Xi, unlike his recent predecessors, has been indifferent to international reaction. He believes that the national security imperatives of “complete security” are more important than any foreign policy or wider reputational cost to the regime. Xi also believes that the rest of the world now depends on the Chinese economy so much that international political reactions to Chinese measures will, in the main, be superficial, symbolic, and temporary.
P102 / 2022-08-02 10:44
The overall political message is clear: Western notions of democratic governance, civil liberties, and religious faith are not only ideologically unacceptable to the party but also alien to what it is to be Chinese.
P94 / 2022-08-02 10:21
in 2001 that the party had concluded this internal debate; there would be no systemic political change. It was decided that China would continue as a one-party state. It might be a less authoritarian state than during the Maoist era, but the Leninist party would retain its place. The party’s leadership had concluded that this was a necessity for their long-term survival. They also believed that China could never become a global great power in the absence of the party’s strong central leadership and that in the absence of that leadership, the country would simply dissolve into the bickering camps that had so often plagued China’s past.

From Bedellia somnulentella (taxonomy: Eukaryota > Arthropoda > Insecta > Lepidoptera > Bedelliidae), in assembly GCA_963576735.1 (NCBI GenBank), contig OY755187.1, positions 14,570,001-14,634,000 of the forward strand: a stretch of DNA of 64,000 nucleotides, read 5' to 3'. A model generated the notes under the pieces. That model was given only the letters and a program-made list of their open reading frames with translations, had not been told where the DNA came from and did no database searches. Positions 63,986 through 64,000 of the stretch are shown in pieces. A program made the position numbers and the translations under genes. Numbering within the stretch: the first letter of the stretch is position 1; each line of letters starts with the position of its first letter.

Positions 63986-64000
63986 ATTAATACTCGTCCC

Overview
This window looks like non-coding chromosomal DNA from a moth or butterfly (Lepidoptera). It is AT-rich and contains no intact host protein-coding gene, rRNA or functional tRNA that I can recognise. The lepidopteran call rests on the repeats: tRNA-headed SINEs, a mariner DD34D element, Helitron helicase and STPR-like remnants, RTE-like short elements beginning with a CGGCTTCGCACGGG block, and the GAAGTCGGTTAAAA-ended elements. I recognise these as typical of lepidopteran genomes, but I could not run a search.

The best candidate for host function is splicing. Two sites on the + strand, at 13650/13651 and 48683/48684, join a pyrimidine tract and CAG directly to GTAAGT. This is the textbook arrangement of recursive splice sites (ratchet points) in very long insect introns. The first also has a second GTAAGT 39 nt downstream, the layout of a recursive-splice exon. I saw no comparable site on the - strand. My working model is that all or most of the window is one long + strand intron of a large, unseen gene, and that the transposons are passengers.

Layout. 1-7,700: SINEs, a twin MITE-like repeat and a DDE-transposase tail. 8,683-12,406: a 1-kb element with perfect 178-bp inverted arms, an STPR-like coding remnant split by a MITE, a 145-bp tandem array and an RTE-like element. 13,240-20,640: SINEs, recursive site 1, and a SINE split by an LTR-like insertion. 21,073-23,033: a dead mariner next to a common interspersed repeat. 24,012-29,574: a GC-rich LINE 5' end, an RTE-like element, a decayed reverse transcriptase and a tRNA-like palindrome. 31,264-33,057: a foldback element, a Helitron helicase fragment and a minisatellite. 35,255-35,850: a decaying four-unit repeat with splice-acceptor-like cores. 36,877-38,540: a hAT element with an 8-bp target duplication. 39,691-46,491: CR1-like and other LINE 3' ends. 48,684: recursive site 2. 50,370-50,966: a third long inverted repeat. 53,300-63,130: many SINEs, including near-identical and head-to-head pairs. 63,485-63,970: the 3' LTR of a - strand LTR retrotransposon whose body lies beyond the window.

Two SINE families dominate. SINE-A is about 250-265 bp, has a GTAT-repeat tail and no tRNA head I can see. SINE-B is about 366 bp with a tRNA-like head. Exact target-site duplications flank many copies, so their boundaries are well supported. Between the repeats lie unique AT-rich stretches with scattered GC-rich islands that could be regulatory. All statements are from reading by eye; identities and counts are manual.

P86 / 2022-08-01 13:29
The net result of China’s entry into the WTO and unprecedented access to global markets, coupled with its currency’s deeply advantageous fixed exchange rate, was that over the next decade and a half, China became the world’s leading manufacturing power, as factories relocated to the country from many advanced economies, including the US. This led to China also becoming the world’s largest trading country and the world’s second-largest destination for global foreign direct investment. It set the scene for the decline of American industry and the rise of populist resentment against globalization in general—and China in particular.
P41 / 2022-07-29 13:26
In many respects, the seeds of the current crisis in US-China relations originated in these different expectations. To put it another way, from the outset, Beijing saw the relationship as a transactional one, as a means of enhancing China’s national security and prosperity. Whereas Washington came to see it, at least in part, as transformational, carrying with it the deeper objective of changing the fundamental nature of Communist China itself.
P34 / 2022-07-28 13:49